Toward a General Theory of Anarchafeminism
Published in Social Anarchism #19, 1994
People who are familiar with theories of social anarchism and feminism are invariably struck by their similarities. Both sets of theories view social and economic inequality as rooted in institutionalized power arrangements; both stress the necessity of changing those arrangements as a precondition for liberation; and both work for the realization of personal autonomy and freedom within a context of community.
The essays of such writers as Elaine Leeder, L. Susan Brown, Peggy Kornegger, Carol Ehrlich, Neala Schleuning, and Jane Meyerding blend together in an extraordinary manner, While they all promote an anarchist feminist position, each uniquely grapples with the differences between that position and other varieties of feminism. This is where we have to start. I think we need to look at the basic statements of feminist theories and observe how people come to endorse some statements and not others.
All feminist theories start with a set of observations about women in society. These three statements represent the core of those observations.
Given these observations, feminists have had to affirm that:
Liberal feminists seek affirmation of their equality by means of modifying the existing power arrangements. Their objective is to eliminate discrimination, that is, the institutionalized forms of differential treatment. Their goal is not to change the basic structures of society. Further, they make no special claims about women as a class or about a women's culture. Their goal is to obtain equality in the access to resources of power.
The women's movement divided on the problems of existing inequalities among women, particularly those of social class, ethnicity and skin color. Both ideologically and from the standpoint of organizing a movement, these divisions proved as difficult for the feminist movement as they were for the larger society. For some feminists, these were not perceived as issues; while for others, they were seen as subordinate to the struggle for power. Still others, mainly radical feminists, split over the process by which matters of class, ethnicity and color should be incorporated into the women's movement.
For the varieties of radical feminists (and anarchists are one of those), there are additional belief statements that make up their theories. Central to all of the radical perspectives is an insistence on the consistency of means and ends, especially in one's everyday life.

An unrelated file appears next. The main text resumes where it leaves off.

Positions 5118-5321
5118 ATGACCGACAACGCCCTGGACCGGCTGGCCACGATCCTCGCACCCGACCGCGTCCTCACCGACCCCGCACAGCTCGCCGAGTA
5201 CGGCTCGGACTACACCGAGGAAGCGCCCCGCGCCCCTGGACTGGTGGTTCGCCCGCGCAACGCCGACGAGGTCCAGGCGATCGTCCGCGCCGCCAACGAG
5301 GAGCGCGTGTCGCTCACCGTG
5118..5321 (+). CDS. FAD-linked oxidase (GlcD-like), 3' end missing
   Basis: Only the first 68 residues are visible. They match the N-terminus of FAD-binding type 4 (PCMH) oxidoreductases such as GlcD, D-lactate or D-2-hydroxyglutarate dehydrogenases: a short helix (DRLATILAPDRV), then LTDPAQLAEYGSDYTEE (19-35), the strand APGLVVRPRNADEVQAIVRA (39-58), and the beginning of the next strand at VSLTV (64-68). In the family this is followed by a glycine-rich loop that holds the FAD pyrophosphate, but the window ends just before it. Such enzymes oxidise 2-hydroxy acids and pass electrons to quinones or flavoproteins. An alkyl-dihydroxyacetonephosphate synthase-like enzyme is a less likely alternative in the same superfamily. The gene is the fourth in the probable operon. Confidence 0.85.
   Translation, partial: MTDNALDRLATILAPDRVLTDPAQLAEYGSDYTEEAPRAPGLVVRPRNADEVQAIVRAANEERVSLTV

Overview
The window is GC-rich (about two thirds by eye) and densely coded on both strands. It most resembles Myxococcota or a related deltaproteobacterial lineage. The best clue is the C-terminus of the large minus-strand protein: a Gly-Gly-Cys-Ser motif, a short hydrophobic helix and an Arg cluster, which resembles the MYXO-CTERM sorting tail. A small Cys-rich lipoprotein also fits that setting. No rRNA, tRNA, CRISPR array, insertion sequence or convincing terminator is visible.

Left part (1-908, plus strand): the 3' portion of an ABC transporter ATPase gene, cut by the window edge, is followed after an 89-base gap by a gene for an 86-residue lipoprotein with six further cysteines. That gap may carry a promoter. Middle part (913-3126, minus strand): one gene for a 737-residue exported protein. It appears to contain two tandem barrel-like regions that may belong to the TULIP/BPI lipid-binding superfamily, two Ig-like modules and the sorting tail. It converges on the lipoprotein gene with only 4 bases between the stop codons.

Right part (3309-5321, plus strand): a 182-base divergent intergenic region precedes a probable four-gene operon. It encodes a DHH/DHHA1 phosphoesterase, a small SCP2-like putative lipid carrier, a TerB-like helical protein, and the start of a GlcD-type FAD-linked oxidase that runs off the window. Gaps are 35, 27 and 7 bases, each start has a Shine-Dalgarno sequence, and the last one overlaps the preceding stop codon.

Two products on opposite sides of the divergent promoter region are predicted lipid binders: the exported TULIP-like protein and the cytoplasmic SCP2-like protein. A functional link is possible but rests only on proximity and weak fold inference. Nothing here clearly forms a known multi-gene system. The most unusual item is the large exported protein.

"Politics" are defined as extending beyond the narrow set of events relating to formal government. Politics involves everything we do in our daily lives, everything that happens to us, and every interpretation we make of these things.
Because cultures distinguish people on the basis of gender, females have a range of experiences that are different from those of males. Even similar experiences will carry different meanings. The consequence is that women (and men) have developed distinctive subcultures. Recognition of this cultural difference is expressed in another belief statement of feminist theory.
The distinctive elements of that culture are usually those centered around activities involving maintenance, such as housework or subsistence farming, and activities involving interpersonal relationships such as nurturance, empathy and solidarity. (Some varieties of feminist thought include spirituality.)
Most radical feminists believe that the elements of women's culture are preferable to their male analogs in the dominant culture. Some radical feminists understandably stop at this point, choosing to live (and work, if possible) within a women's community. Some, claiming the superiority of women's culture, and often, by implication, the superiority of women, have argued that a society controlled by women would not have the oppressive characteristics of patriarchal societies. Some of them have developed matriarchal theories of past and future societies.
Like all political theories, radical feminism has a set of statements on how change is to come about. (Many of these are expressed in my essay "Building a revolutionary transfer culture" (Social Anarchism, 4, 1982). Central to the feminist transfer culture are two requirements: